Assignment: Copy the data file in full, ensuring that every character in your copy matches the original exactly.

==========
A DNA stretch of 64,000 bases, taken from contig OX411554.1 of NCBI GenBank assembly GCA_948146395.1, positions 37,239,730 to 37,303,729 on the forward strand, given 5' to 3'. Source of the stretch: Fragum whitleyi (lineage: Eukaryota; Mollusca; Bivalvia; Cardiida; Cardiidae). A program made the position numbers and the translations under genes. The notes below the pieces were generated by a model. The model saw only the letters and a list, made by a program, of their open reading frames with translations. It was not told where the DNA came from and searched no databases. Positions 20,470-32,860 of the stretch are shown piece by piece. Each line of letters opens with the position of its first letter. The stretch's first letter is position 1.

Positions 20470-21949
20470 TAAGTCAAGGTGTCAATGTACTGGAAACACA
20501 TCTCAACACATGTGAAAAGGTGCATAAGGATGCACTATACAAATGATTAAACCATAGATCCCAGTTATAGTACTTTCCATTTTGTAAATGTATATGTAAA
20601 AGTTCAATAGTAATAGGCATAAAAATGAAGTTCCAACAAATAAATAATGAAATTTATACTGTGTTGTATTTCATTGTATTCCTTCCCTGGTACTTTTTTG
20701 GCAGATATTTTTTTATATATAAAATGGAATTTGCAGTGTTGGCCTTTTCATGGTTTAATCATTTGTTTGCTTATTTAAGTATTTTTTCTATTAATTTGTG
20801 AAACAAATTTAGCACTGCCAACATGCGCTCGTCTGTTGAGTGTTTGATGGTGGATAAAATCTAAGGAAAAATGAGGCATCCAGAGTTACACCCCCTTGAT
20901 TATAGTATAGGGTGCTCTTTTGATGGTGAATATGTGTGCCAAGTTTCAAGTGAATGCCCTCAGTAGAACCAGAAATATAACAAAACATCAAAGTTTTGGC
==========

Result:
A DNA stretch of 64,000 bases, taken from contig OX411554.1 of NCBI GenBank assembly GCA_948146395.1, positions 37,239,730 to 37,303,729 on the forward strand, given 5' to 3'. Source of the stretch: Fragum whitleyi (lineage: Eukaryota; Mollusca; Bivalvia; Cardiida; Cardiidae). A program made the position numbers and the translations under genes. The notes below the pieces were generated by a model. The model saw only the letters and a list, made by a program, of their open reading frames with translations. It was not told where the DNA came from and searched no databases. Positions 20,470-32,860 of the stretch are shown piece by piece. Each line of letters opens with the position of its first letter. The stretch's first letter is position 1.

Positions 20470-21949
20470 TAAGTCAAGGTGTCAATGTACTGGAAACACA
20501 TCTCAACACATGTGAAAAGGTGCATAAGGATGCACTATACAAATGATTAAACCATAGATCCCAGTTATAGTACTTTCCATTTTGTAAATGTATATGTAAA
20601 AGTTCAATAGTAATAGGCATAAAAATGAAGTTCCAACAAATAAATAATGAAATTTATACTGTGTTGTATTTCATTGTATTCCTTCCCTGGTACTTTTTTG
20701 GCAGATATTTTTTTATATATAAAATGGAATTTGCAGTGTTGGCCTTTTCATGGTTTAATCATTTGTTTGCTTATTTAAGTATTTTTTCTATTAATTTGTG
20801 AAACAAATTTAGCACTGCCAACATGCGCTCGTCTGTTGAGTGTTTGATGGTGGATAAAATCTAAGGAAAAATGAGGCATCCAGAGTTACACCCCCTTGAT
20901 TATAGTATAGGGTGCTCTTTTGATGGTGAATATGTGTGCCAAGTTTCAAGTGAATGCCCTCAGTAGAACCAGAAATATAACAAAACATCAAAGTTTTGGC